In the X-Men comic books, Wolverine's mutant power is an accelerated healing process, allowing him to regenerate damaged tissues within seconds. Now, a new material could see Wolverine's self-healing talents replicated in real-life. Researchers have developed a new self-healing substance that regenerates itself opening up the possibility of creating robots that repair themselves. Previously, another author of the study, Christoph Keplinger, had produced a material that was stretchable, transparent, and an ionic conductor, but it lacked the ability to self-heal. The key difficulty was finding bonds that were stable and reversible under electrochemical conditions.
Imagine a material that, when cut, can repair itself -- à la Wolverine from "X-Men" -- and is transparent, extremely stretchable, as well as highly conductive. Scientists believe that such a material, if developed, can be used -- among other things -- to create "self-healing" robots and to increase the life of lithium-ion batteries. A team of researchers described, in a study published Friday in the journal Advanced Materials, the creation of such an ionic conductor -- one that is transparent, stretchable and self-healing. The rubber-like material can stretch to a staggering 50 times its original length, and can "heal" in a span of just 24 hours after being cut at room temperature. Moreover, just five minutes after healing, it can be stretched to two times its original length.
Self-assembly by intermolecular noncovalent interactions directed by self-recognition created the field of supramolecular chemistry (1). However, the word "self" appears to limit this field to mixing components in one assembly step where most of the complexity is inherent in the covalently synthesized reactants, rather than the result of a series of assembly steps that build more complex structures in reproducible procedures. The paradigm shift in supramolecular chemistry that we propose is the building of multicomponent systems following a multistep pathway--the emergence of molecular complexity (see the figure). The latter is not only directed by the information stored in the covalent framework of the components, but also controlled by the kinetics and thermodynamics of the reaction pathways selected in processing this information (2). Although noncovalent synthesis was quoted by Whitesides and Reinhoudt in the 1990s (3, 4), it has never been broadly accepted nor used.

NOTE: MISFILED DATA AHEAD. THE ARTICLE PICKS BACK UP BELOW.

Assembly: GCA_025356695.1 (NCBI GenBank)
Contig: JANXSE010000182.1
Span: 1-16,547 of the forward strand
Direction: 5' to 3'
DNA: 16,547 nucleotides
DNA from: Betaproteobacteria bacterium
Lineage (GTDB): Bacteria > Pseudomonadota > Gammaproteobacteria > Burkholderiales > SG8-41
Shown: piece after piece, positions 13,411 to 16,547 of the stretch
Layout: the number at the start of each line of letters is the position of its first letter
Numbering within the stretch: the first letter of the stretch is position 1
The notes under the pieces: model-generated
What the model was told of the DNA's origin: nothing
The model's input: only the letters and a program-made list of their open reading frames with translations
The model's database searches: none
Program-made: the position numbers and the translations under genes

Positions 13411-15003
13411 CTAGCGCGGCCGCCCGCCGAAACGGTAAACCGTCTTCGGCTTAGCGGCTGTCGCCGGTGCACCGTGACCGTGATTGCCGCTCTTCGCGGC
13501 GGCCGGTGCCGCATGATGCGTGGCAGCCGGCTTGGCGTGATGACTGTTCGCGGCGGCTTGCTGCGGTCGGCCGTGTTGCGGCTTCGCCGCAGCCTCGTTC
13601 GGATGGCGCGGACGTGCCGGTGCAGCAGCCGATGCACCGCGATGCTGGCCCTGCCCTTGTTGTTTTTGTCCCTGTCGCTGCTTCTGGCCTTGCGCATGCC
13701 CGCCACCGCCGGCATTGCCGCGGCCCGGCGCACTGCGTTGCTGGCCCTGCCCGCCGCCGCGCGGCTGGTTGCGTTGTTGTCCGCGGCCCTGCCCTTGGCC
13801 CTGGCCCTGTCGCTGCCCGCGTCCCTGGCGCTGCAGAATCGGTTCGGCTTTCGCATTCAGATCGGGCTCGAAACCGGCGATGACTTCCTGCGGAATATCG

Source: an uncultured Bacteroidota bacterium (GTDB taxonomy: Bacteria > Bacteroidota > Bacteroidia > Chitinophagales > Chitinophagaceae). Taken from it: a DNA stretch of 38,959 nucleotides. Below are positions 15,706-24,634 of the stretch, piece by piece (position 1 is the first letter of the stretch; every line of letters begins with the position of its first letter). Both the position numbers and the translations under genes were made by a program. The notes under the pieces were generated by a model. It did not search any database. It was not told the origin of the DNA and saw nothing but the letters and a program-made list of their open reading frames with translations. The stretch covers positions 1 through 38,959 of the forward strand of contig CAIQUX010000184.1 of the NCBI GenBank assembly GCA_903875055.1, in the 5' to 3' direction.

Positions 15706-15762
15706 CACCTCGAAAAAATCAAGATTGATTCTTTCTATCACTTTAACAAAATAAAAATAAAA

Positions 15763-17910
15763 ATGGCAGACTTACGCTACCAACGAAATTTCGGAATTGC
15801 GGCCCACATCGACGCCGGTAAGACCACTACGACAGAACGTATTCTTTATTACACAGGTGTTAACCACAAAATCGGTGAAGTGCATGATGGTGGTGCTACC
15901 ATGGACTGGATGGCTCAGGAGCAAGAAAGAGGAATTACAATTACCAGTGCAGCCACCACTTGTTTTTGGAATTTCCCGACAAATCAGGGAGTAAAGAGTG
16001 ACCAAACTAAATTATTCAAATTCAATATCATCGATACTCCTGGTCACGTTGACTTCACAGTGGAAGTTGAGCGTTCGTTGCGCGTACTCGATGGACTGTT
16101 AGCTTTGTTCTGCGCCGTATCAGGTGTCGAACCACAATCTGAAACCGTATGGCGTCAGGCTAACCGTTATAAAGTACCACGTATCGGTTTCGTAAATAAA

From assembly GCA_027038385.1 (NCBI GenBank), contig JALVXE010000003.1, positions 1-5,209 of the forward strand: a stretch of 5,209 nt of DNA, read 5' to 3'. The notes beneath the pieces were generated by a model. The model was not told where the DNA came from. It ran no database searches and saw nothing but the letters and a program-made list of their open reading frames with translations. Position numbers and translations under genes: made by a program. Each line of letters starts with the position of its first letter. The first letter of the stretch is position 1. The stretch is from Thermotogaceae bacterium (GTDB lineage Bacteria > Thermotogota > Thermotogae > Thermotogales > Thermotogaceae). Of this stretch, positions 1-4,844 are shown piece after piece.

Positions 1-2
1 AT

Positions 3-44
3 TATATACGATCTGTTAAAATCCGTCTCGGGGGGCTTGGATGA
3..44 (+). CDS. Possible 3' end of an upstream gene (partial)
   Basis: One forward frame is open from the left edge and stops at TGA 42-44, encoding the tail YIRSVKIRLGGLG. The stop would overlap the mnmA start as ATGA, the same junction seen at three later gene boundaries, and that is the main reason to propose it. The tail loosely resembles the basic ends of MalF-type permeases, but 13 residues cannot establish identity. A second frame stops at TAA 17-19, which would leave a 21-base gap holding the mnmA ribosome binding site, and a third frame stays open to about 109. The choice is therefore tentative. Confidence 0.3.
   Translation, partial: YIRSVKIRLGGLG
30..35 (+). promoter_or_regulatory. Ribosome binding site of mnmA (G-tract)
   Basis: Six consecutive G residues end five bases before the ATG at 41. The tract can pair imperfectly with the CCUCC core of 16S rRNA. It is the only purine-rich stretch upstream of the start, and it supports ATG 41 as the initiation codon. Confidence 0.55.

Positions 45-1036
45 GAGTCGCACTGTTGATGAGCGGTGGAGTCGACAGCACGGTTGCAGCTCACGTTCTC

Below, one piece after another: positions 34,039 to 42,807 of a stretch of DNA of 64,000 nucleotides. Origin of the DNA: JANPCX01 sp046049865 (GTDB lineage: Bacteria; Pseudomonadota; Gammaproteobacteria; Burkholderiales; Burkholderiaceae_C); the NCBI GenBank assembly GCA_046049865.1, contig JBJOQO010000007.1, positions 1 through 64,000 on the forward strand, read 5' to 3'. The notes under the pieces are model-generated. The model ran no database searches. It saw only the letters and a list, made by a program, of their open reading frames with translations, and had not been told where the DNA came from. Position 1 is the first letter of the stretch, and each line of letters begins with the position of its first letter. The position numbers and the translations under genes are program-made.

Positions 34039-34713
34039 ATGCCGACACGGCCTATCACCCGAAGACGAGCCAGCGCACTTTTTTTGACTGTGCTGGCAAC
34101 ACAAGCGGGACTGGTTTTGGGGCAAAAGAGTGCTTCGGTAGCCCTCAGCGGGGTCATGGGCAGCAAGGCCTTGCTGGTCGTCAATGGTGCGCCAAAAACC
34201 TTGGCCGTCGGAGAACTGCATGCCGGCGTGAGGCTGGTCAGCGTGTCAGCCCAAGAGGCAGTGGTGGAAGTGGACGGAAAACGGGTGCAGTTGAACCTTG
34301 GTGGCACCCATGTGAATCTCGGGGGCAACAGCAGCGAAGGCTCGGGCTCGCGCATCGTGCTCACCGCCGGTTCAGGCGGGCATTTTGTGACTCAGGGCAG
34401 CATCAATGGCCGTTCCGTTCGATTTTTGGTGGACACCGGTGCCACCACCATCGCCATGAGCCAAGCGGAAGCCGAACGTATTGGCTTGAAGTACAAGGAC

Poke a hole in a human and something remarkable happens. First of all, you go to jail. Poke a hole in a robot, however, and prepare for a long night of repairs. The machines may be stronger than us, but they're missing out on a vital superpower. Researchers at Belgium's Vrije Universiteit Brussel report this week in Science Robotics that they've developed a squishy, self-healing robot.
Even though halogen atoms are highly electronegative, a noncovalent bond can form between an electron donor and a halogen atom in a covalent bond. Such interactions are facilitated by the formation of electron-depleted regions in the halogen's covalent bond, a situation least likely for fluorine atoms. Han et al. used noncontact scanning tunneling microscopy with submolecular resolution to explore how the size and polarizability of halogens affect complex formation by halogenated benzene molecules adsorbed on a silver surface (see the Perspective by Neaton). Science, this issue p. 206; see also p. 167